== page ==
Raj, the embodiment of normative maleness

The 1995 hit film Dilwale Dulhania Le Jayenge was widely regarded as the epitome of a fulfilling Indian romance, where a daughter manages to unite with her lover with due consent from the father. The daughter’s chastity as a symbol and trope associated with the honour of an Indian family, particularly one that struggles to retain its roots of Indianness on a foreign land, is a problematic social construct much discussed by critics.

Poster of DDLJ (Source: Indian Express)

A glaring factor however, that surprisingly escapes the eye of both viewers and critics is the trope of masculinity, upon which the entire premise of the plot was built. Raj signified the symbolic hero that sought to represent the aspirations of the modern-day Indian young man. But a closer observation would reveal that the depiction of Raj in the film characterizes everything that is worrisome and problematic, not just about what Raj depicts in the film, but also the social norms of masculinity in a broader sense.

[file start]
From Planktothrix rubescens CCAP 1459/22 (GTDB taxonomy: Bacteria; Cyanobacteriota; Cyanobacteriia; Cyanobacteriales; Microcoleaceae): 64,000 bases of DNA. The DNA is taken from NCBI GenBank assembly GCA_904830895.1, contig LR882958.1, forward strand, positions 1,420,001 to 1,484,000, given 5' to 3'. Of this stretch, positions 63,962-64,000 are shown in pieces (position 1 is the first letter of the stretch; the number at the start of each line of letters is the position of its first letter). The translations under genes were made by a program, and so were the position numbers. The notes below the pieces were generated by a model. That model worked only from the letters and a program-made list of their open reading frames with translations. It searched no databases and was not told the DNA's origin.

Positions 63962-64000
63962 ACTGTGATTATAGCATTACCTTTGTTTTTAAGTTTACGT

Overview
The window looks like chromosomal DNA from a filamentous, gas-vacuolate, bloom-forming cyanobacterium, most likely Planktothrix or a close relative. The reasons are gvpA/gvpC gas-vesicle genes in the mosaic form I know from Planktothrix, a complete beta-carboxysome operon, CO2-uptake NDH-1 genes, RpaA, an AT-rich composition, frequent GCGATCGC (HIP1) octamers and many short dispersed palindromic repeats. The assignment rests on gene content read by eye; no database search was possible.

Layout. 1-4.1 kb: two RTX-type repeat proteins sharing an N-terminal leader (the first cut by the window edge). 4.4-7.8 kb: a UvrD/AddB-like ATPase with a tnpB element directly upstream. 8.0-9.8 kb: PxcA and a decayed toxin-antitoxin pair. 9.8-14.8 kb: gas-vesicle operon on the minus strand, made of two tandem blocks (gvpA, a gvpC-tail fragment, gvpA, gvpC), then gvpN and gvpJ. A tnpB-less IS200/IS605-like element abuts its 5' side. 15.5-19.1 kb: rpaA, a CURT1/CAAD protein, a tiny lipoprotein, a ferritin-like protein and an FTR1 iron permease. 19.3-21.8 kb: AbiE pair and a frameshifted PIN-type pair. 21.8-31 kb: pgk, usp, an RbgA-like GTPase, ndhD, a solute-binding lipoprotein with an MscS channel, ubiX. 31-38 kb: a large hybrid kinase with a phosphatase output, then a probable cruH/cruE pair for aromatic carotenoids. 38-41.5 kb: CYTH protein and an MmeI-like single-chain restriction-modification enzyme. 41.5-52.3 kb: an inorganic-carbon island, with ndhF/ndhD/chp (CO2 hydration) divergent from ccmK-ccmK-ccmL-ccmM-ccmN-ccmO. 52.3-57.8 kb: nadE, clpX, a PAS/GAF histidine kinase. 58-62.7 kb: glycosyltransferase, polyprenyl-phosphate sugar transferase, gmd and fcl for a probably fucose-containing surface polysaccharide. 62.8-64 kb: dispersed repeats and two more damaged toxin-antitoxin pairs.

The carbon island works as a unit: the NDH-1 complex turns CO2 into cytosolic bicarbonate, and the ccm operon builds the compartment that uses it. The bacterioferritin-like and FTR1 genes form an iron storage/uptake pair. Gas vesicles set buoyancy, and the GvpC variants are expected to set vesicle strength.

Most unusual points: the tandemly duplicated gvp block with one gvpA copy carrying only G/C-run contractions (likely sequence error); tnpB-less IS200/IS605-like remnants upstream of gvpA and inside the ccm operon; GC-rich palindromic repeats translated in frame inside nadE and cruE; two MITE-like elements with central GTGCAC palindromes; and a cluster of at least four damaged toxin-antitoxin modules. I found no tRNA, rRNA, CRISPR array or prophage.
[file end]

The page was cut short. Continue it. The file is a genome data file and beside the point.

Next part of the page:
Raj, as a non-resident wealthy Indian born and raised overseas, embodied all the stereotypical traits of masculinity that a patriarchal society adorns an ideal man with. But his character development across the plot of the movie is heavily skewed, inconsistent and abrupt.

If one were to trace the plotline of the film, there is an absolute schism at the moment when the storyline shifts to the Indian soil from the buzz of Europe. Raj in Europe, is not the same person as who he becomes when he comes to India to convince and gain the approval of Simran’s family for marriage.